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Shrewsbury spans the globe

The adventure involved 10 people in 12 countries over a period of 35 days, but it wasn’t the latest episode of "The Amazing Race."
Instead, it was the journey of Dublin Town Councilman David Shrewsbury, who recently circumnavigated the globe in one "amazing trip."
Shrewsbury, who has taken several trips around the world, recently embarked on a trip that took him to Tokyo, Singapore, Dubai, India, Thailand, the Suez Canal, the Red Sea, the Asian Sea, the Mediterranean Sea, Greece, Frankfort, and finally back to Charlotte, North Carolina. He used 13 different forms of transportation on his journey, including an elephant, camel, and horse-drawn carriage.
Shrewsbury a lot of planning and preparation goes into such a long and winding trip.
"When you are gone 35 days, you take everything you can because you need different clothes," Shrewsbury said. "We went through anything from extreme heat in India to quite chilly in Greece. In Tokyo, it is quite chilly and wet."
Along the way, Shrewsbury encountered a number of situations that added extra adventure to his trip.
The first came in Thailand, where he just barely missed the earthquake that devastated India.
"There was an earthquake in India, but it wasn’t where we were at," Shrewsbury said. "We heard there was one, but basically we weren’t anywhere near it. We were in Pouquet, Thailand, but it was a 3.2 magnitude (quake there)."
Although he was fortunate to have missed the worst of the earthquake, he did have to deal with a record 117 degree heat wave that broke a 1952 record.
Another dangerous and exciting moment came when the group traveled on boat through the Gulf of Aiden where boats are often attacked by Somalian pirates.
"The most thrilling part was when we went to the areas where the pirates are," Shrewsbury said. "We don’t hear that much about them here (in the U.S.), but they are a big threat over there. When we went to the area, we weren’t attacked, but there were five ships attacked at the exact same time we went through the Gulf of Aiden. (The boating company) paid $50,000 for British mercenaries to guard our ship through there. They had this big gun boat. We came through the Persian Gulf being escorted by an Iranian gunship out of the gulf back to the Asian Sea. At the Asian Sea, an Italian gunboat picked us up. and escorted us through the night. The next day, we picked up our own private security."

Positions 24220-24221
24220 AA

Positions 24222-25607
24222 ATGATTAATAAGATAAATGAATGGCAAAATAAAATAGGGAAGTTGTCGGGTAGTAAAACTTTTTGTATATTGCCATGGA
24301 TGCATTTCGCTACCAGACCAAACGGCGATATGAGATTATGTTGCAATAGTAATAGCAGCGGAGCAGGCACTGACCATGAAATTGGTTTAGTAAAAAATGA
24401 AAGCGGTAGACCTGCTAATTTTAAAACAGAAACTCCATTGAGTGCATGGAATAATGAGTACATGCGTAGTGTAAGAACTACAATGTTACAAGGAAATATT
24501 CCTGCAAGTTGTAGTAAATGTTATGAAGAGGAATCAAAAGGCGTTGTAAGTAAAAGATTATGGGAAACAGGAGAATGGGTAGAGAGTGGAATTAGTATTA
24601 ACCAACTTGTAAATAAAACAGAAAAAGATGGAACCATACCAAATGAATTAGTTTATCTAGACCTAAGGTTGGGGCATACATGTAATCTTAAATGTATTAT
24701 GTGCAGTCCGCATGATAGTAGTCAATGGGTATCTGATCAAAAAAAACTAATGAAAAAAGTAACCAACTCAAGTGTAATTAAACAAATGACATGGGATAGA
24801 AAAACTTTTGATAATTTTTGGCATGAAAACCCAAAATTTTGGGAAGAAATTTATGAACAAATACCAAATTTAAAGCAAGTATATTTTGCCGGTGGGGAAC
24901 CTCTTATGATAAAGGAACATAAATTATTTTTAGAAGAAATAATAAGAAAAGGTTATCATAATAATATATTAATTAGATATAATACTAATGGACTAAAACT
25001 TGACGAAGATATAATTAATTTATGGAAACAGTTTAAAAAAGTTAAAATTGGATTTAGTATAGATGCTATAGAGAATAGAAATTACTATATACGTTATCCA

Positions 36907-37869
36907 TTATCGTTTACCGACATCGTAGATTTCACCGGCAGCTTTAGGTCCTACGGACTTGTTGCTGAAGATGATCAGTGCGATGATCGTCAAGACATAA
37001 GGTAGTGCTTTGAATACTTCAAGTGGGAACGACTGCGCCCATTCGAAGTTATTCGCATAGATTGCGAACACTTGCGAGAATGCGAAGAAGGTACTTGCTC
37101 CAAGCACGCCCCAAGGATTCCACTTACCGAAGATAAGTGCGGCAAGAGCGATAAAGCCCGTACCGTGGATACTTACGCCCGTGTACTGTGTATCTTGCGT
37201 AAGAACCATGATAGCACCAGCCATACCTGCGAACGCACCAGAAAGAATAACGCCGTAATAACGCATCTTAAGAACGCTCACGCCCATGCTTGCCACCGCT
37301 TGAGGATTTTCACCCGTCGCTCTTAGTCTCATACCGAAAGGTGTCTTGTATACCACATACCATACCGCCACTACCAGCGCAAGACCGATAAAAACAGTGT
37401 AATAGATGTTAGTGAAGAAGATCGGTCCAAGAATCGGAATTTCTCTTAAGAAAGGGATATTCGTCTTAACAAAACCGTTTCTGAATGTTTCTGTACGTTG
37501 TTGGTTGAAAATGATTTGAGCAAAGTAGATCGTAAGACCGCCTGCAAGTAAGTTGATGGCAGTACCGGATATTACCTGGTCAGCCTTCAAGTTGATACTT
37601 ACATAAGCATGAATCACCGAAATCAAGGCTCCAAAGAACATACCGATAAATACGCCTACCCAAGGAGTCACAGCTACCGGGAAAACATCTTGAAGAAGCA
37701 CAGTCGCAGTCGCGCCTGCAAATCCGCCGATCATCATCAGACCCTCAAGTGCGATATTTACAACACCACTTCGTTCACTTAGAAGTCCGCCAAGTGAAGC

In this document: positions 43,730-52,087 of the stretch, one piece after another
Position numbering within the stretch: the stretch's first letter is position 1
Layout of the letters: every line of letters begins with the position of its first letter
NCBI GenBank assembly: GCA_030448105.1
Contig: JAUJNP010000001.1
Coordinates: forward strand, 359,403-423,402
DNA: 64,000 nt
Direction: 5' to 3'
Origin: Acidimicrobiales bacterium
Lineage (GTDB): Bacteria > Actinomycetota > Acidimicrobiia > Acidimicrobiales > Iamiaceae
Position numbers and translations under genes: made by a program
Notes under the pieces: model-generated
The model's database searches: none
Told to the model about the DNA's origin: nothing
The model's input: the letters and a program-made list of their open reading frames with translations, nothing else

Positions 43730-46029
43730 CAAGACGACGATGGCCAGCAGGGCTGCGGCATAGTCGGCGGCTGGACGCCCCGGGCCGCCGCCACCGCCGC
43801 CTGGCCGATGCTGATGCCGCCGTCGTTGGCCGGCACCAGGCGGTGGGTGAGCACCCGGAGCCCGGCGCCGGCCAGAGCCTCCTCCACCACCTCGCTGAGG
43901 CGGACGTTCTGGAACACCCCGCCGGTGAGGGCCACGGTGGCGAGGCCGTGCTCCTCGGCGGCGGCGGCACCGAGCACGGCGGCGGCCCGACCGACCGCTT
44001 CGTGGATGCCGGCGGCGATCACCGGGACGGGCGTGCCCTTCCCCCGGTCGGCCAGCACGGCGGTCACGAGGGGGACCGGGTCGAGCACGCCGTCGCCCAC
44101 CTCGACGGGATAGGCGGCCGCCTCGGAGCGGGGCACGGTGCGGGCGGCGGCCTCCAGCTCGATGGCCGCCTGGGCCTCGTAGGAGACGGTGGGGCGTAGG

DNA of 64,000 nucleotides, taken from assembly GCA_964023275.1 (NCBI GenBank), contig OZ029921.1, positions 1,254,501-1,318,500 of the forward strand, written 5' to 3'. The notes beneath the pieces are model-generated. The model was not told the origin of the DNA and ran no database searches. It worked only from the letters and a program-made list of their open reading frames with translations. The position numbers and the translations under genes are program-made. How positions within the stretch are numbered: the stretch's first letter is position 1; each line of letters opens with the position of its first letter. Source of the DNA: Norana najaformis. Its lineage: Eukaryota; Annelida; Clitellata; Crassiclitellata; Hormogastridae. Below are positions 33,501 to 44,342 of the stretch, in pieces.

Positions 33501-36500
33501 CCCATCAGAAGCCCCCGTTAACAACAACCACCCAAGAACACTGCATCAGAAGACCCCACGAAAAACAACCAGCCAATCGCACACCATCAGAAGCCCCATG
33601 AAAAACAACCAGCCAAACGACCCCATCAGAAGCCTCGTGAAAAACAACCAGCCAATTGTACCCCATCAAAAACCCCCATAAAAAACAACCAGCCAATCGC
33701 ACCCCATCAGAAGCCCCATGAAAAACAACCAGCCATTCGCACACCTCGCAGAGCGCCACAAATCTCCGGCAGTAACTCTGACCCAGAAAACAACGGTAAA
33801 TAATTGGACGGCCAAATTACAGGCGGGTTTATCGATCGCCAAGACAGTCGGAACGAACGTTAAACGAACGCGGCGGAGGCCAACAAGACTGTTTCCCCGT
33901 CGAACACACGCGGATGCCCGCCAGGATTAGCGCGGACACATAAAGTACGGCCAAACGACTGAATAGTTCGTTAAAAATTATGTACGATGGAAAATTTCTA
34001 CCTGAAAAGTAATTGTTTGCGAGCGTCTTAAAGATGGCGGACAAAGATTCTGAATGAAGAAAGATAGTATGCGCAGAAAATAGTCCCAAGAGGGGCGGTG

Another dangerous situation occurred when the boat carrying Shrewsbury’s group had to travel down the Suez Canal, between Egypt and Saudi Arabia.
"Egypt is on one side and Saudi Arabia is on the other side," Shrewsbury said. "Saudi Arabia is nothing, but sand. Egypt, on the other hand, is not plush, but green because they use the Nile to irrigate. Every third mile, there is a guard hut on each side and Egypt is guarding Saudi Arabia. Saudi Arabia is guarding Egypt. … missiles are pointed at each other and you are going underneath them. They say the Sinai Peninsula should be red with blood because of all the lives lost after the fight over that piece of land, but you look up and it looks like a useless piece of land. There is no vegetation. People don’t realize our ship paid $165,000 to go through the Suez Canal. The Egyptian government makes $15 million dollars a day off of the Suez Canal."
Even with all these near misses, the trip couldn’t end without a little more adventure.
Two other incidents nearly caused Shrewsbury and the group to continue their stay for longer than expected. However, they were able to overcome the obstacles and return home via plane to Charlotte, North Carolina.
"I was standing there 24 hours prior to all of the rioting that was going on in Athens, Greece," he said. "We had until 12:30 in the morning to get out of Athens. The whole time we were over there, we didn’t know if we would get to come home or not because of the volcanic ash. Our airport was in Frankfort, which had been shut down, but it opened up when we got there."
Nonetheless, they were able to overcome all of the obstacles they encountered and return home.
While some may have found the trip a little too adventuresome, Shrewsbury reflected on the journey and said he looks forward to more trips in the future.
"The whole thing was an amazing trip," said Shrewsbury whose wife owns Christian Travel. "We have been to Africa, Alaska, and the Galapagos Islands. Those were my favorite trips. We are going back to Africa next year."
This most recent trip was two years in the making.

"We only had a group of 10 (people go on the trip)," he said, noting that a lot of people dropped out over the two-year span. "We lost people to breast cancer, two hip replacements, one had a father get ill, another one got pregnant. Because it was a two year span, we had a lot drop out. There were about 28 of us to start out with. It was the smallest group we had in a while."

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